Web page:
Artstrology: Sagittarius 2021, Playing Catch
By Pamela Wong
This year, Jupiter’s transit in Aquarius and Pisces has encouraged Sagittarius to write, communicate, or even perform spoken word poetry. After their birthdays, they will gradually shift their focus toward family, properties, and what constitutes their idea of stability, as Jupiter goes direct on December 29.
The centaur’s urge to chase (knowledge, romantic interests) leads to Sagittarius’s inability to stay in one place. Sagittarius, the ruler of Jupiter, symbolizes journeys and foreign things, as well as philosophy and higher education. Sagittarius focuses on making the most out of their expertise, like an arrow forging ahead in one direction. This is why most specialists, educators, or scholars are born with heavy Sagittarius or Jupiter placements.
Sawangwongse Yawnghwe’s life experiences and creative practice embody the very nature of Sagittarius. Born into a royal family in Shan State, which has long struggled for independence from Myanmar, Yawnghwe has been forced into exile since he was young, which has led him to question the idea of nationalism and official narratives. He bases his practice not only on books and theories but also his family archives. His Opium Parallax series (2019) departed from his father Chao Tzang Yawnghwe’s essay “The Political Economy of the Opium Trade: Implications for Shan State” (1993), which examines the drug industry in Shan State and the Golden Triangle. Through 25 paintings, the artist attempts to illustrate the process and materials connected to the trade, including the products, agents, and consumers. He also incorporates diagrams to visualize gaps of knowledge. One painting in the series highlights the connections among individuals, groups, locations, historical events, and modes of human desire through the non-hierarchical structure of a black-and-white mind map. Some phrases look faded, such as “slash and burn colonialism,” “looting,” “plain of jars,” and “legitimate business,” requiring extra attention from the viewers—in this way, Yawnghwe points to neglected events, encouraging further research into these areas.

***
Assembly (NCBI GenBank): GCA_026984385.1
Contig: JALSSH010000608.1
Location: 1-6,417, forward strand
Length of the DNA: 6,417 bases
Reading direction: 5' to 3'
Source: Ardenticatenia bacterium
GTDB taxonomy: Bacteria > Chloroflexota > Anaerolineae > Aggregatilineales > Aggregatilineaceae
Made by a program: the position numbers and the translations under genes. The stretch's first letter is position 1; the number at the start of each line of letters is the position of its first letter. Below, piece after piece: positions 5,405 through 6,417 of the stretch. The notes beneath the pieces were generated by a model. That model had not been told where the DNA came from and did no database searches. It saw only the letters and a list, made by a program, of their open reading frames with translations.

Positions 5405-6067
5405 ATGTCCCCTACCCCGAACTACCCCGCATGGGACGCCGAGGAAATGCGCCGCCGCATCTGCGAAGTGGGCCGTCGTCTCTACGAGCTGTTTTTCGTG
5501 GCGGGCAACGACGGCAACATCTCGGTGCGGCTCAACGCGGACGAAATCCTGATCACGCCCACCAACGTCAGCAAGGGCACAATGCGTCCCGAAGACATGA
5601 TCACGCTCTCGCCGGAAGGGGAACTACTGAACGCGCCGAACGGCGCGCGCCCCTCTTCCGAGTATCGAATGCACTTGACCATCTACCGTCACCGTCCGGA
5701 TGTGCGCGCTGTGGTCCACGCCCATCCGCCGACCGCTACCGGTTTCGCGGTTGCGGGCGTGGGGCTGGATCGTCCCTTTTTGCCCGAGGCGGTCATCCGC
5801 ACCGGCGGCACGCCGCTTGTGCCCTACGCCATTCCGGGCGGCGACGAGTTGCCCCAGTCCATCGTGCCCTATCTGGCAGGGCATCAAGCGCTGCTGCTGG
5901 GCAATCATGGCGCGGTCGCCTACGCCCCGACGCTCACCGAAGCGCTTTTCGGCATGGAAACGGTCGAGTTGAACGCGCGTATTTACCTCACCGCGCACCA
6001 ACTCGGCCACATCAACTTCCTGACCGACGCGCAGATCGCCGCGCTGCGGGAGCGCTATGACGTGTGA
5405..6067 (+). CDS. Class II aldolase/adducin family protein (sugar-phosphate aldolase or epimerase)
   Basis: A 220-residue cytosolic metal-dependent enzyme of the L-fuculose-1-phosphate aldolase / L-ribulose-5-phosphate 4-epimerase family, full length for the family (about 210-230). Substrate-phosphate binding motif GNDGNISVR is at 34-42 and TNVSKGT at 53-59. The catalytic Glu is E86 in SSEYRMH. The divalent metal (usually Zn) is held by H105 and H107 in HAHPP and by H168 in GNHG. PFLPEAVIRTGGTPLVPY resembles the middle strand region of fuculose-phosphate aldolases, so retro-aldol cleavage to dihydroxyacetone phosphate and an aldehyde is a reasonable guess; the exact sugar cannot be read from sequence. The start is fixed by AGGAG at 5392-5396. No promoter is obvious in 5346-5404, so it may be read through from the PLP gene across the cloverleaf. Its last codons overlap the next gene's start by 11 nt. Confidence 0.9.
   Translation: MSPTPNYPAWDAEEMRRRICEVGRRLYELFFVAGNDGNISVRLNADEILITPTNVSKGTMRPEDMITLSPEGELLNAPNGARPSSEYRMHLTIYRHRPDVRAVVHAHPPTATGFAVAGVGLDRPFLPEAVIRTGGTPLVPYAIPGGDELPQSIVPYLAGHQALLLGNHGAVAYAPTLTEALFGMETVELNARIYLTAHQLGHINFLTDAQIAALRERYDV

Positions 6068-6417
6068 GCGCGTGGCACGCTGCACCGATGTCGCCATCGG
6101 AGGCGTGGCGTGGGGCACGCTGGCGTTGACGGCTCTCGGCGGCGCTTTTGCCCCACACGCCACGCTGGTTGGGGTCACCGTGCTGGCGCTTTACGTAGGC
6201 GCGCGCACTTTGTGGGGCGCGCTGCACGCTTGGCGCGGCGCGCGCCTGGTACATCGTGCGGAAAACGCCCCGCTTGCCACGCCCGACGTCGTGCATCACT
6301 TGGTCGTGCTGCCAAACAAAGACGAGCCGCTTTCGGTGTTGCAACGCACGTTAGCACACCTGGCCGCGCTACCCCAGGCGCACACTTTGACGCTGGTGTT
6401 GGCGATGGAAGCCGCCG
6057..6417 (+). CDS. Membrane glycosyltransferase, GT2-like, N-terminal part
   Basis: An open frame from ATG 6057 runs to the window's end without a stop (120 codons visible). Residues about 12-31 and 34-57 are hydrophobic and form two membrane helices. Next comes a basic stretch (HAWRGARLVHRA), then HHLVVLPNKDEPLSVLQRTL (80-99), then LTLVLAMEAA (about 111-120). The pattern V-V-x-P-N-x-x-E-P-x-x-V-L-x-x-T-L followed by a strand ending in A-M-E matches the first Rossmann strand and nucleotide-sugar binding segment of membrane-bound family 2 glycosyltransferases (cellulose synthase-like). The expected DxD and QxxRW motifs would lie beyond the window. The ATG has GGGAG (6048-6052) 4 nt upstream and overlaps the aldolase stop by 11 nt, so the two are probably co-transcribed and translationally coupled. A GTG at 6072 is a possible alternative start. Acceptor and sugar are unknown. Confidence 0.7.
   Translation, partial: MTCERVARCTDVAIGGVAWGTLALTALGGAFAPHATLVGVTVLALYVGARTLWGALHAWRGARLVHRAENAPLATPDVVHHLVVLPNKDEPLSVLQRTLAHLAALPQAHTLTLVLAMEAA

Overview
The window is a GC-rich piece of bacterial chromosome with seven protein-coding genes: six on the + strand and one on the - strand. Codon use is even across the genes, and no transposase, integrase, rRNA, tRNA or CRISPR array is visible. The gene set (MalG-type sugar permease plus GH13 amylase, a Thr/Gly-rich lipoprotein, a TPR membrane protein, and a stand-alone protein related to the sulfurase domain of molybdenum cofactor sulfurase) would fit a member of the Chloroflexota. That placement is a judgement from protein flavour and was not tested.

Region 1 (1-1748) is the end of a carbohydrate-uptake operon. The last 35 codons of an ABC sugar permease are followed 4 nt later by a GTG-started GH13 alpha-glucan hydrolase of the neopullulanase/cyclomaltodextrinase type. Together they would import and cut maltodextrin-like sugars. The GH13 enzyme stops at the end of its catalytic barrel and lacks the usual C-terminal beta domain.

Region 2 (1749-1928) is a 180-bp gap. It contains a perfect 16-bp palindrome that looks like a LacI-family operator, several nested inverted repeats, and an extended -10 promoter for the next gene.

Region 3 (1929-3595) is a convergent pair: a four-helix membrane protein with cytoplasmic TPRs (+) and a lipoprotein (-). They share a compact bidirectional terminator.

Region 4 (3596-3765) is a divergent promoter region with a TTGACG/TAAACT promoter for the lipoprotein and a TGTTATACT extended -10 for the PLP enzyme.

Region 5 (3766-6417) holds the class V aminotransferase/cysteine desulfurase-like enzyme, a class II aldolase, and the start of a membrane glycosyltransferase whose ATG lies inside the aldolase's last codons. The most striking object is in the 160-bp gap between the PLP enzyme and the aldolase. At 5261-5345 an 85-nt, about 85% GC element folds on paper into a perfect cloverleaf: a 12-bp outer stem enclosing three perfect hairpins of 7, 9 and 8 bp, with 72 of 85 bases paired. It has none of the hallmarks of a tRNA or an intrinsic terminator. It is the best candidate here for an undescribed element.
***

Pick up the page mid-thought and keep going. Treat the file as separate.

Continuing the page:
Due to Sagittarius’s need for incessant movement, most people see them as players in romantic relationships, but this carefree, childish image could simply be their immature solution to their fear of loss. Those born under the sign can be hopeless romantics who have the potential to commit completely to one person their whole life. This is demonstrated in Félix González-Torres’s dedication to his partner, Ross Laycock, who passed away from AIDS in 1991. During a conversation with painter Ross Bleckner in 1995, González-Torres said, “I never stopped loving Ross. Just because he’s dead doesn’t mean I stopped loving him.” His work Untitled (Perfect Lovers) (1987–91), which features a pair of synchronized clocks, indicates both González-Torres’s fear of running out of time with Laycock and his wish for their time to be synchronized forever. The work helped him cope with his fear of loss, while evoking melancholy, fragility, and beauty.
As a toy lover, González-Torres once believed that the more toys he had, the happier he would become. This childlike quality of the Sagittarius season helps us purge emotional drama and bring fun back. This is especially so in 2021, after the harsh revelations and destruction brought by the full moon and lunar eclipse on November 19. It’s time to let loose and enjoy reunions with family and friends.
Pamela Wong is ArtAsiaPacific’s assistant editor.
To read more of ArtAsiaPacific’s articles, visit our Digital Library.